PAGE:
I am now no longer available on a Saturday night, until approximately two weeks before Christmas. My favourite reality TV show is back on ITV and I can’t wait to see which extremely ‘talented’ individual will actually have the ‘X Factor’ this year. Although my enthusiasm waned slightly when Simon Cowel left, as he was the show’s main USP, Louis remains there and the weird people from around the country are still flocking to arenas to ‘sing’ their hearts out, so I’ve given the show the benefit of the doubt. I even intend to tune in religiously on a Saturday night, with pizza and pop corn, ready to be entertained.
Upon watching the latter series, and embarking upon this latest one, it’s become apparent that the X Factor can be really helpful for your business. Bare with me here, but watching the first episode, the X Factor brand is impeccable and we can learn some fantastic branding tips from the show, that people love to hate.
1. Mission Statement
X Factor has a clear mission, everyone knows what it is (a ‘talent’ show), why it’s on (to make Cowel a few more million pounds) and what the show hopes to achieve (finding the mythical ‘X Factor’). Everyone understands what the X Factor is about, there are no surprises, save a few tantrums and affairs, and this results in high audience figures. People tune in weekly, to see their favourite contestant sing a song they know, and then watch someone’s dreams get shattered as they are voted off at the end of the episode. People like a show they can trust to deliver what they want, and the same can be said for brands. If you maintain your message and focus throughout everything that you do, then your audience will know what to expect from working with you. As long as you keep up to this image, and don’t deliver any unwanted surprises, your audience will begin to visit frequently when they want what you deliver, and will trust your brand as you deliver it in the same manner, every time.
2. Understanding your audience
X Factor producers know what the audience want from their show, and they deliver. They know that individuals want to see their favourite contestant, gradually developing their talent and personality throughout the competition, jumping over hurdles, overcoming adversity until they reach the live shows, where they sing a better song, more confidently week-by-week. For your brand, knowing your audience is essential, you need to know what they want from your business, and then you need to deliver it. Meet and exceed their expectations, and they will increase loyalty and confidence in what you do and how you do it.
3. Stand out from the crowd
On the X Factor, often those that go furthest aren’t those with the strongest singing voice. The X Factor knows that its contestants need a USP that distinguishes them from the flock. This could be a unique dress sense, an unusual look, or a great personality. Often these features get them through the competition further than merely their voices would allow. You need to find out what makes your brand unique and different, and use this as a focus for all your sales and marketing. What makes you different is a reason that people will choose your brand over others, so keep emphasising why you are great, and why they should choose you.
4. Emphasise what you do well.
Performers, although often criticised for doing the same number every time, focus on what they do well. If they absolutely nail a ballad (Mary Byrne) then the likelihood is, their judge will have them singing one week after week to keep them in the competition. The up beat, jokey tracks will be taken by the comedy contestant (Jedward or Wagner) along with an abundance of scenery, and set pieces. Your brand message needs to emphasise what you do best, as this is your selling point. Brands that stand out are the ones with an authoritative tone that have consistently portrayed their expertise at what they do.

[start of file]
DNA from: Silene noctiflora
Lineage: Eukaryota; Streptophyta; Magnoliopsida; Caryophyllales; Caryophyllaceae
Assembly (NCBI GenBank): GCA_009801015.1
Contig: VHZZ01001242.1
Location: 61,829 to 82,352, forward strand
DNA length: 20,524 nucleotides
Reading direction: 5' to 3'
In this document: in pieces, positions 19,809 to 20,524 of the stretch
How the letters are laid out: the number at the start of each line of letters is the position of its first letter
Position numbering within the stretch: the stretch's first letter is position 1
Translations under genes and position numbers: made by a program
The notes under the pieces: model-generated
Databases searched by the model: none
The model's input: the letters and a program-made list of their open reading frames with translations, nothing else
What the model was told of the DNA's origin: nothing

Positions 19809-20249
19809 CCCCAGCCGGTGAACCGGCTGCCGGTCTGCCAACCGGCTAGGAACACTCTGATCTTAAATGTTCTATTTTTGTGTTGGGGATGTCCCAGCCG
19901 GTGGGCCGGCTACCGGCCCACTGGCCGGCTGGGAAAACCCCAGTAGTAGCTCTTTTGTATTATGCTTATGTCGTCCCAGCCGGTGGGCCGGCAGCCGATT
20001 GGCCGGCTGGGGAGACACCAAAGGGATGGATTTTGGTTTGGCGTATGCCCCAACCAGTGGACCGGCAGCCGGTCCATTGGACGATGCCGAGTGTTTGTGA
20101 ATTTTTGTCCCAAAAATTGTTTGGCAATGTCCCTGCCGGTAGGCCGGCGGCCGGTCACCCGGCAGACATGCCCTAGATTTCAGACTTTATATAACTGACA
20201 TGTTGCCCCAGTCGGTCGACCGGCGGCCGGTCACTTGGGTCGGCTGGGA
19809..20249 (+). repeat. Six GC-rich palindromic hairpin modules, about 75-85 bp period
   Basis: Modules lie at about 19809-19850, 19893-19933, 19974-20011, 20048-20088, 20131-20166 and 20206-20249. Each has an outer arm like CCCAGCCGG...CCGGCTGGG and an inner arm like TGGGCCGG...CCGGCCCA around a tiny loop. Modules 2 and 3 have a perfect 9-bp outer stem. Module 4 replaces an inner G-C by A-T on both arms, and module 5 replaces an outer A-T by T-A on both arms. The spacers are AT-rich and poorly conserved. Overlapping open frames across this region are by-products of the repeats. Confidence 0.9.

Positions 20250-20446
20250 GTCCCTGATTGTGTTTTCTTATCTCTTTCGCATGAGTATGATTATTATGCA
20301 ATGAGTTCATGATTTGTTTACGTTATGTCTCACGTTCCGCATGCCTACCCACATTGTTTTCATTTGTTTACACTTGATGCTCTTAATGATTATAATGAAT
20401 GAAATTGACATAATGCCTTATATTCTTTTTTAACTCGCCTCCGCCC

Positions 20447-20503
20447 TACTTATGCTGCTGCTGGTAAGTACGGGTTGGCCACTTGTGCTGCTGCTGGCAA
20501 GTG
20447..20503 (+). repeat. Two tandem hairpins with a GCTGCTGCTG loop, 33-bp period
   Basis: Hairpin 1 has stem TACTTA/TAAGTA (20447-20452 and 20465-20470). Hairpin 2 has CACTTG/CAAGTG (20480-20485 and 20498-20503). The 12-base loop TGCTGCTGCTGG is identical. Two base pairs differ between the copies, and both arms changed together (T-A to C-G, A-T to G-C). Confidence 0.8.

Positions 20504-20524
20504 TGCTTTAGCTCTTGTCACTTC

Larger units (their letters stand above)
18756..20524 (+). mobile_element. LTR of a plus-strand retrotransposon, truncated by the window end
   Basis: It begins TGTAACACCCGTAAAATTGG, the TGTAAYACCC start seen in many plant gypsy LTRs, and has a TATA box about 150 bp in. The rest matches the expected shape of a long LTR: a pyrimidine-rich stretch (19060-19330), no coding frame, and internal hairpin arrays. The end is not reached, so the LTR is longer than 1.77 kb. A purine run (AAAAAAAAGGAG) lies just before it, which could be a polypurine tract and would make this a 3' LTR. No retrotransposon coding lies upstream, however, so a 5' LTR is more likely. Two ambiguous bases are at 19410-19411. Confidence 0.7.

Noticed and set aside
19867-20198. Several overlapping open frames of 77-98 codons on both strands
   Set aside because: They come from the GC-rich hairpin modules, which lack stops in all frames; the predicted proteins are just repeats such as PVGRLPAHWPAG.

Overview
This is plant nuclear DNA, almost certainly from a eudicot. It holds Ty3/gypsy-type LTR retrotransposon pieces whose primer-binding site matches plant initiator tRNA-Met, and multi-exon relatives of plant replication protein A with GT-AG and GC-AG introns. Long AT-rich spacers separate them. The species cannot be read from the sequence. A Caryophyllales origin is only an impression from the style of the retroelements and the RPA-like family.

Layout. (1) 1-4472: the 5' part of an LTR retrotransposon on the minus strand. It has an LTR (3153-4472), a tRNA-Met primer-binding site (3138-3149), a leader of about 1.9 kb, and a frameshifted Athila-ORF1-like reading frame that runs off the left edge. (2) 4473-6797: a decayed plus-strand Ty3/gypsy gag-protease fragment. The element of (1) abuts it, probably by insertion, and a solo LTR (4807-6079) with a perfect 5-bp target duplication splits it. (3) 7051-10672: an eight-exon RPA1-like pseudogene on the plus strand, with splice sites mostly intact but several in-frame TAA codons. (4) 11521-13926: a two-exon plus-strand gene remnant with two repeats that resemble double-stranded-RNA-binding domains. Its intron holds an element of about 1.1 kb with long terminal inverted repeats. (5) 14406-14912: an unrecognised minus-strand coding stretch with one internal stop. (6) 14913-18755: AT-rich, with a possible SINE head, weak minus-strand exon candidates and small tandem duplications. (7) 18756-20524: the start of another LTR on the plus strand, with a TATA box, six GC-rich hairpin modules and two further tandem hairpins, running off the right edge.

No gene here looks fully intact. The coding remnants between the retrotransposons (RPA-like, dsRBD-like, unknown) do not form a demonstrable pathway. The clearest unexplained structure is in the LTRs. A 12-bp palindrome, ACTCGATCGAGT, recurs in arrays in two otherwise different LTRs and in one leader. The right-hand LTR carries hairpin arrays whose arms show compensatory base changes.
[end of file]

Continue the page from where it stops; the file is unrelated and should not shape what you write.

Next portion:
5. Be able to take criticism
Like the ‘Pink’ woman, who reacted badly to criticism of her voice and style last week, and the various contestants who have had passionate mums and dads walk on stage fighting their precious offspring’s corner, going a bit mad when you’re criticised, only really works to increase TV ratings. Where your brand is concerned, you need to be able to take a hit. I’m not saying deal with abusive people lying down, just be able to take a little constructive criticism. Especially with the growth of social media, brands have to be more diplomatic when it comes to dealing with complaints. You need to show your audience that your brand appreciates feedback, and goes out of its way to take into account what users think, and make amendments, as long as they aren’t being unreasonable.
Giveaways and competitions get people talking about the X Factor (along with all the drama on screen and behind the scenes). They have competitions running throughout the show to get people engaging with, and talking about it. Although you may not have the budget to give away an all-expenses paid trip to the Big Apple, having a few branded promotional items and competitions can really engage your audience, and keep them thinking and talking about you, even after they’ve left your office.
7. Social networks
The X Factor promotes its hashtag throughout the live shows, and has dedicated Facebook pages, Twitter profiles and Google Plus sites to share news and chat to fans directly. Although it’s a scarily open network for business, it can be a really great way to build your business and gain a dedicated and interested following of loyal fans.
The X Factor has built a strong brand over a number of years, using all these methods to build a reputation and a substantial following. This isn’t just relevant for a TV talent show either, but can be taken and applied to all elements of all businesses to succeed in building a successful brand.
Isn’t it amazing what you can learn from a TV talent show?